ON MONDAY of last week, Solidarity General Secretary Pat Harrington urged as many trade unionists as possible to protest against plans to stop paying the mobility component to disabled people in residential care. This idea – contained in the proposed Welfare Reform Bill – would hit around 80,000 people. It would mean that they would have their transport costs slashed – leaving many of them trapped in their homes without any independent means of travel.
On Wednesday around 5,000 people with disabilities, and their families, carers and supporters march through central London. They were there to support The Hardest Hit march and Lobby of Parliament.
At the demonstration it was pointed out that disabled people will really be hit by changes to welfare eligibility and cuts to Disability Living Allowance (DLA), while local authorities are also squeezing the amount of funds available for carers and services.
It was also noted that when the Con-Dem Government scrap DLA - and replace it with a new Personal Independence Payment - people claiming the new benefit will need to have experienced a disability for longer before they can apply. Claimants will also be reassessed more often.
On the subject of cuts, in mid-February we looked at how the voluntary sector would be hit by the proposed Con-Dem cuts. We reported that we’d heard whispers that “the grant cuts to charities could be around the 25% mark.”
Cuts on such a devastating level would force many charities “to make heartbreaking choices. If they decide to maintain their current service levels – with reduced funding – they’ll have to make some workers redundant. However, if they want to keep their workers on they’ll have to reduce the services they provide.”
One of the first groups to have to make such a daunting choice is Scottish charity Quarriers.
According to its web-site www.quarriers.org.uk Quarriers was “founded by William Quarrier over 130 years ago to give homes to orphaned and destitute children in Scotland.”
It has 100 projects in the UK and employs around 2000 staff who help to support and care for adults with disabilities, children and families, people with epilepsy and young adults.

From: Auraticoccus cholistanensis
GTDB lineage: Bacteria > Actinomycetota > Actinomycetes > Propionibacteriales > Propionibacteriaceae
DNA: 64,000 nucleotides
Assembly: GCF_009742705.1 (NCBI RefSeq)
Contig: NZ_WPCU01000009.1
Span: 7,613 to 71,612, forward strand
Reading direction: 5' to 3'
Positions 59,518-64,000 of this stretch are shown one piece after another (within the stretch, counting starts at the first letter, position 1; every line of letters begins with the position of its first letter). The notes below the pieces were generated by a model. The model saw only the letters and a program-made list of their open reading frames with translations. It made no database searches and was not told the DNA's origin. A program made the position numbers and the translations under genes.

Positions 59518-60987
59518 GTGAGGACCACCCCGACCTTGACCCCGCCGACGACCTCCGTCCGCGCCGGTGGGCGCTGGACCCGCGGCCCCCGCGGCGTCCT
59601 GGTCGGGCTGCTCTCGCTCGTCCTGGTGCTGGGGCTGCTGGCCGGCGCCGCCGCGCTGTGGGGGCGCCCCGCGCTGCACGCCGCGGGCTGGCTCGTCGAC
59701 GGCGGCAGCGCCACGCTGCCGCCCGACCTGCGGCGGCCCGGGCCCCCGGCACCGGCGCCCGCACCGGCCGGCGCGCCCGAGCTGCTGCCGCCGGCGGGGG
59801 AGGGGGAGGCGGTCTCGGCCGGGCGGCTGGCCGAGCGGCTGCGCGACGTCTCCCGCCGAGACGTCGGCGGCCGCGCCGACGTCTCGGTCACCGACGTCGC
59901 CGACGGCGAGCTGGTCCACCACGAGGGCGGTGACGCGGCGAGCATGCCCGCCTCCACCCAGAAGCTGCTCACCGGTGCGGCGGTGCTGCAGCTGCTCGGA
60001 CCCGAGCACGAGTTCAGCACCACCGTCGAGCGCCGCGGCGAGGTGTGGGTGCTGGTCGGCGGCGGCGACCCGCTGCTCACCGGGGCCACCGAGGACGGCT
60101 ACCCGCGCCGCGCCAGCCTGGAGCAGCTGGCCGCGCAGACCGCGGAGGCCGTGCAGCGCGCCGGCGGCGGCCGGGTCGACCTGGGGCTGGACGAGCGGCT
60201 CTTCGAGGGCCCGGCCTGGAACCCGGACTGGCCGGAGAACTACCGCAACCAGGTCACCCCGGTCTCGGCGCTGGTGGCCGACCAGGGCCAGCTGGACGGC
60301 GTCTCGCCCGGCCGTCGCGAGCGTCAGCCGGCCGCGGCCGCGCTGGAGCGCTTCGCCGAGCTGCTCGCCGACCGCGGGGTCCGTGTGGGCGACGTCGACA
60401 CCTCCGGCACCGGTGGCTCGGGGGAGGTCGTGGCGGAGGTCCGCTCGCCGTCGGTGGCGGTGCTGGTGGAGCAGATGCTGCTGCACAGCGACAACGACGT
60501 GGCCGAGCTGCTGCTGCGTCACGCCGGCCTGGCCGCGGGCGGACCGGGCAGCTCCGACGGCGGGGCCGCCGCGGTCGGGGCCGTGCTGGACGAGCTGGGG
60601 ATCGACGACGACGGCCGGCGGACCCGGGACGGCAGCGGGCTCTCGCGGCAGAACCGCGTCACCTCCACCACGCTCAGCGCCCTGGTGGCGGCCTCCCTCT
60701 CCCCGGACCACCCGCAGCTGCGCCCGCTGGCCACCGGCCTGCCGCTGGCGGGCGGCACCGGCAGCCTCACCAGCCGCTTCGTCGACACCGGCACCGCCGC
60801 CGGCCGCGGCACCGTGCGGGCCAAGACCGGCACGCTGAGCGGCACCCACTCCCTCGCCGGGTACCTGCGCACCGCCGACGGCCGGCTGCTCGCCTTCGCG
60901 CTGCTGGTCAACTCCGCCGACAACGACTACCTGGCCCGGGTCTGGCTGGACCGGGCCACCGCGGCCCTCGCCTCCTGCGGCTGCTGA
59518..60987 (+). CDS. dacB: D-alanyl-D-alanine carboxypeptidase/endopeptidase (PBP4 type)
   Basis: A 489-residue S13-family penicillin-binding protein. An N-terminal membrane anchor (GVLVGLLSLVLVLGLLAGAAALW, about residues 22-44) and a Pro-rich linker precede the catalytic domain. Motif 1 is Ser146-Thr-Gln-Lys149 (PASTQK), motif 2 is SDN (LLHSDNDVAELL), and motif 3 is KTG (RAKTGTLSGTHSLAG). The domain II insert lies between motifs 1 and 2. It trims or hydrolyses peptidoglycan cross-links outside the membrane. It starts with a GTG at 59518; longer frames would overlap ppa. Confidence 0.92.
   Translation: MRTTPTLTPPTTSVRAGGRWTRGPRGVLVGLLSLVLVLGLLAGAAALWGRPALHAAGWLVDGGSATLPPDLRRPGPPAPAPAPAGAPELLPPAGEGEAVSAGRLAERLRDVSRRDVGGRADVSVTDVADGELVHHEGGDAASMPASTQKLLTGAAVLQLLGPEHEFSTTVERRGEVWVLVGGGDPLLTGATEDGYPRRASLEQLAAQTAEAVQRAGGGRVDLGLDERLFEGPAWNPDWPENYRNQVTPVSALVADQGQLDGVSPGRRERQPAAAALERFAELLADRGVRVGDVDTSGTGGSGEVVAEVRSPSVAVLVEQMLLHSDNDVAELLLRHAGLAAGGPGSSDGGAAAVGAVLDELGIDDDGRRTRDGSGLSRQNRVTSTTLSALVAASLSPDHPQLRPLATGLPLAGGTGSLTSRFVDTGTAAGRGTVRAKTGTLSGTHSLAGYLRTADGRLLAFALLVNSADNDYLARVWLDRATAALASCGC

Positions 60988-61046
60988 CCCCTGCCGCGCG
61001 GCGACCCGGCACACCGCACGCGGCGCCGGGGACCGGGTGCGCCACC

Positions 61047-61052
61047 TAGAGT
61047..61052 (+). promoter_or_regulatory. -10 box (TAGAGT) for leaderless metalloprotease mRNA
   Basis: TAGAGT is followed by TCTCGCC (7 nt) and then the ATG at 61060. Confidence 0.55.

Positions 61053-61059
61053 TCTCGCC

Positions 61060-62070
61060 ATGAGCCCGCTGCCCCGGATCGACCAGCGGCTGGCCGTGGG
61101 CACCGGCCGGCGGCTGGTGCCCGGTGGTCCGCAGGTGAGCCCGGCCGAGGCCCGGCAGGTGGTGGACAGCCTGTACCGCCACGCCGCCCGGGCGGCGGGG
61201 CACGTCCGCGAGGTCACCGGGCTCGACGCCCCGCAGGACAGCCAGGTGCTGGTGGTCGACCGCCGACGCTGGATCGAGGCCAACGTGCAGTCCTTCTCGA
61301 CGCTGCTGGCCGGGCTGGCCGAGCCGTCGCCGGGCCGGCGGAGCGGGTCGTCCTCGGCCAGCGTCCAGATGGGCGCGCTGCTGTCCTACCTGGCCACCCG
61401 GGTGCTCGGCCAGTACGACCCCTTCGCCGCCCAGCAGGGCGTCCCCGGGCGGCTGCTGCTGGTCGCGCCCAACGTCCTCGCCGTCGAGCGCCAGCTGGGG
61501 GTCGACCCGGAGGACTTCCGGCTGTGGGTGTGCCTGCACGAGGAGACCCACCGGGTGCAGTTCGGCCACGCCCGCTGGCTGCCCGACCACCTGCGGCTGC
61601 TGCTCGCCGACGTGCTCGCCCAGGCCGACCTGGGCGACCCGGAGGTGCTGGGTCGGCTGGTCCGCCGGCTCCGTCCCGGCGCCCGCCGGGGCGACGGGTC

However, due to "'unprecedented economic challenges' it has had to start a 90-day consultation with workers to discuss alterations to terms of employment in an effort to protect "current service provision and ensure long-term future growth".
According to a Press Association report, these adjustments may include “a pay reduction for all staff, amending the sick pay scheme to no sick pay for the first three days of illness, and maternity, paternity and adoption pay will be reduced to the statutory minimum.”
It is also thought that employees on the final salary pension scheme would be asked to increase contributions by 3%. There may also be changes to its redeployment policy by removing excess travel payments and salary protection.
Quarriers, said the moves reflected cuts to its main funders - local councils. Confirming Solidarity’s belief that the voluntary sector sector will really be hit hard, Quarriers chief executive, Paul Moore, said: "Many organisations are struggling due to the increased financial pressures faced by local authorities, who are their main sources of funding.”
Another group facing an uncertain future is Artability (NI) Ltd. According to the local Shankill Mirror, it’s a “well established cross community organisation whose existence is critical to improving social integration between people with and without disabilities from all communities across North and West Belfast.”
The group – who have over 20 years experience working with children, youth and adults with physical disabilities, learning difficulties and mental health issues and those who are able bodied – suddenly had their funding cut for their after schools project. To add insult to injury, Artability were only provided with one week’s notice of the termination of funding.
Parents and trade unionists will be lobbying Northern Ireland’s new Stormont Assembly to get this decision reversed. However, in the meantime it looks like Artability’s after schools project will remain another victim of the Con-Dem cuts.
We hope that Cameron and Clegg are really proud of the cuts they’ve instituted. As usual they pick on the most vulnerable and needy in society –those who’re unable to defend themselves - like adults and children with learning and physical disabilities.